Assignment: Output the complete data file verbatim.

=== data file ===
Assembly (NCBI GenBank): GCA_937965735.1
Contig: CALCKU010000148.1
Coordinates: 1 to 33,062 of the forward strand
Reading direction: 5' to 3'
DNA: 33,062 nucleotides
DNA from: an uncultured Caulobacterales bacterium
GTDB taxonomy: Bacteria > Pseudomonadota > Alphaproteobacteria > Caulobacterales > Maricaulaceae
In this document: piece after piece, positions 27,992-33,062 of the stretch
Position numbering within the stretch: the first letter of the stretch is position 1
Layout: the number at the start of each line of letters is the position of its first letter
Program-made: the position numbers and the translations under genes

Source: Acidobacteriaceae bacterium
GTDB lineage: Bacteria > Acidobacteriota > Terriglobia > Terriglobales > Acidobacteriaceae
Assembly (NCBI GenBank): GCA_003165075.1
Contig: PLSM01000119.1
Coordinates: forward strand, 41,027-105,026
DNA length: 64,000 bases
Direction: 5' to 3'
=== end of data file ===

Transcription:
Assembly (NCBI GenBank): GCA_937965735.1
Contig: CALCKU010000148.1
Coordinates: 1 to 33,062 of the forward strand
Reading direction: 5' to 3'
DNA: 33,062 nucleotides
DNA from: an uncultured Caulobacterales bacterium
GTDB taxonomy: Bacteria > Pseudomonadota > Alphaproteobacteria > Caulobacterales > Maricaulaceae
In this document: piece after piece, positions 27,992-33,062 of the stretch
Position numbering within the stretch: the first letter of the stretch is position 1
Layout: the number at the start of each line of letters is the position of its first letter
Program-made: the position numbers and the translations under genes

Source: Acidobacteriaceae bacterium
GTDB lineage: Bacteria > Acidobacteriota > Terriglobia > Terriglobales > Acidobacteriaceae
Assembly (NCBI GenBank): GCA_003165075.1
Contig: PLSM01000119.1
Coordinates: forward strand, 41,027-105,026
DNA length: 64,000 bases
Direction: 5' to 3'